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Halaweh was scheduled Friday to enter a plea to eight charges related to the fraudulent car rental. Those charges included auto theft, possession of a stolen vehicle, three counts of identity theft and three counts of credit card theft. But his attorney, William Du Bois, agreed to postpone the plea until prosecutors have time to file additional charges.

Two of the three new complaints under consideration relate to the fraudulent rental of luxury vacation homes in Sonoma County, one in December and another in June, Jamar said. Sheriff's detectives have said they believe Halaweh rented the mansions with stolen credit information, then threw large, raucous parties there. The third complaint Jamar anticipates filing relates to credit card and identity theft in at least three North Bay counties. The Northern California Computer Crimes Task Force, a multi-county agency, has been investigating.

Sheriff's Property Crimes Sgt. Mike Raasch described Halaweh, who was attending Santa Rosa Junior College, as "very tech-savvy." He said detectives believe Halaweh obtained stolen identity and credit card information through at least two online methods: first, purchasing legitimate, stolen credit card numbers from an illegal website that provides them for a fee, and second, through an online contact who detectives have not been able to identify.

Sheriff's detectives began investigating Halaweh last winter after they were called to a party at a Sonoma-area mansion. At the time, they arrested Halaweh on a misdemeanor count of contributing to the delinquency of a minor, a case for which he's due back in court June 18. Not long after, detectives began investigating whether Halaweh used a stolen credit card to rent the mansion.

Since then, they have confiscated two cellphones and three computers belonging to Halaweh, Raasch said.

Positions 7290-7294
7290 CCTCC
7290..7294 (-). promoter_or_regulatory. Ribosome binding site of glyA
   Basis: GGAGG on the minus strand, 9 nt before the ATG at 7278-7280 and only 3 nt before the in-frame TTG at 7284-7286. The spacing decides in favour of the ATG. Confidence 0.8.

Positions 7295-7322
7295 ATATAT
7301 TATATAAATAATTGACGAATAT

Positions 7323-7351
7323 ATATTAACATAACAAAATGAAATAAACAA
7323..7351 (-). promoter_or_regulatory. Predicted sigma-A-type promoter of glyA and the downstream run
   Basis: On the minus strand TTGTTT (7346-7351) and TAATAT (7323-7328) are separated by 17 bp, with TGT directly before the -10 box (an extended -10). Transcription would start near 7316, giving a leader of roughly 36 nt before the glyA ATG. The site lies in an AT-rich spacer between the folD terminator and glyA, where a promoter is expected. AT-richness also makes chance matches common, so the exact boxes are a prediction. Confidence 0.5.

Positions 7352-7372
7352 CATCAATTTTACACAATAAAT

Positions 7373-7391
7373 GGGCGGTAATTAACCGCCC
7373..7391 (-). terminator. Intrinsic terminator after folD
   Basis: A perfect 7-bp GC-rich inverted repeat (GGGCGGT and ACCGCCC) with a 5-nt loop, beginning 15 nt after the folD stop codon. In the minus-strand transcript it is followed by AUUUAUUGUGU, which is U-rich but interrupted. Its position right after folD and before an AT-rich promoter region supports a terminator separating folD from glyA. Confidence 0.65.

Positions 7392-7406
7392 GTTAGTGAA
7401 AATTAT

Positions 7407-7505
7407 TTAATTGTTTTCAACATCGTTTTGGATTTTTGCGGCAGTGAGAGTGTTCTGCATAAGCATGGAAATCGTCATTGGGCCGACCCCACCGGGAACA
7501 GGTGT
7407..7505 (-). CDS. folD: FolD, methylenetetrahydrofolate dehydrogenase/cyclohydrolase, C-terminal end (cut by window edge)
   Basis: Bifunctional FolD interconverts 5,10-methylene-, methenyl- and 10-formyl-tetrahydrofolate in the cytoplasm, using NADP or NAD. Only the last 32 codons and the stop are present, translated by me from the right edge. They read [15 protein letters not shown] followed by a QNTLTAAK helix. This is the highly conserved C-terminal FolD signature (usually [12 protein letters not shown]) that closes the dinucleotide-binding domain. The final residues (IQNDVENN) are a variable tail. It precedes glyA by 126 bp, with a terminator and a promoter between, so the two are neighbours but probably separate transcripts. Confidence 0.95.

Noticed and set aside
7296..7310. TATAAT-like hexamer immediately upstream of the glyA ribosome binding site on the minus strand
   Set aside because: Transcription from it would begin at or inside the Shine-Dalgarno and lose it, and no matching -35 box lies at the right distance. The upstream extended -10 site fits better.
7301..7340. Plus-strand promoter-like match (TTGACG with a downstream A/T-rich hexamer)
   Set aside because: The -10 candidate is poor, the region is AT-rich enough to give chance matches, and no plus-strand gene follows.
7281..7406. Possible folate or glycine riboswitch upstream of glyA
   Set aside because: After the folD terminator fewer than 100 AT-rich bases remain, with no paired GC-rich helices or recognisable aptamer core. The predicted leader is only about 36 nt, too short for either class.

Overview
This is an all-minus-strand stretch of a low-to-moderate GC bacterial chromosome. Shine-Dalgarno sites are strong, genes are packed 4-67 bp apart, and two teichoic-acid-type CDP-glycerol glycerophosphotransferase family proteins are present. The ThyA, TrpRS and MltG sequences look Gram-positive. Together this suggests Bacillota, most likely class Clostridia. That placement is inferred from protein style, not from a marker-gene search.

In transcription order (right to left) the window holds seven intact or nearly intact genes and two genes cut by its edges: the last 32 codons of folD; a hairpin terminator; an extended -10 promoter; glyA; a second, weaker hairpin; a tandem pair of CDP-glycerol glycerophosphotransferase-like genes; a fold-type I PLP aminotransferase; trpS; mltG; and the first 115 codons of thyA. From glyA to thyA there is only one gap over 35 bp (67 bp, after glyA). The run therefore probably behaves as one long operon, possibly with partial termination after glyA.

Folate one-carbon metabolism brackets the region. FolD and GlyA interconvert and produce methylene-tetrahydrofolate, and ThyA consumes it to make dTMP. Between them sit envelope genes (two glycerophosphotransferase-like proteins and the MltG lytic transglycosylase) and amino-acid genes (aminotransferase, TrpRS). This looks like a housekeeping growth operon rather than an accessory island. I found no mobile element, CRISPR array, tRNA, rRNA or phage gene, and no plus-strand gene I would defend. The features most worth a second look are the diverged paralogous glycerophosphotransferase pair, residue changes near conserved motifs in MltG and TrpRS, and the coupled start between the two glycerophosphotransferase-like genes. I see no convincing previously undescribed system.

Jamar said, "We're talking about very sophisticated computer, credit fraud and counterfeiting."

Halaweh, with trim dark hair and a close-cut beard, appeared serious as he sat quietly in court Friday and at one point waved to his father. His father, who Halaweh's lawyer described as a hard-working man and recent immigrant who was very upset about the circumstances, did not comment on his son's case.

Du Bois said outside the courtroom that his client took responsibility for his actions. "He's been frank to admit the charges," he said, referring to a Wednesday in-jail interview in which Halaweh told KTVU, "I'm ready to do my time."

Du Bois has advised Halaweh not to give additional interviews to the press. But, he said, "He's acknowledged his responsibility and accepts the fact he's going to be punished."

Du Bois attributed his client's actions to youthful indiscretion combined with the ease of online theft in the digital age. "This entire case is a product of youth digital life," he said. "Although this is being made a huge issue, it's just a giant theft case, a real modern, high-tech case."

Jamar called the case a serious one, noting that Halaweh had pleaded guilty to one count of forgery in Alameda County Court the same day that he was arrested on suspicion of stealing the flashy McLaren. In that case, Halaweh is accused of trying to buy 14 iPhones and two MacBook Air laptop computers — valued at more than $10,000 — with a fake Visa card and fake identification matching the name on the card.

Read more of the PD's fire and rebuild coverage here

"It appears the threat of incarceration doesn't seem to thwart his criminal enterprise," Jamar said.

Du Bois said he anticipated a settlement in the case barring unexpected new charges.

"We're handling the case on the assumption it will be resolved by a plea," he said. "But we want to make sure everything is on the table before we do that."

He said that, under prison realignment, Halaweh would most likely serve any sentence in Sonoma County Jail, not state prison, because he is not accused of committing a violent crime.

Halaweh's next court date in the case is scheduled for July 11. A hearing to reduce Halaweh's $1 million bail was also postponed, and Halaweh agreed to a hold that would require proving that any bail money comes from a legitimate source.

(You can reach Staff Writer Jamie Hansen at jamie.hansen@pressdemocrat.com or 521-5205.)

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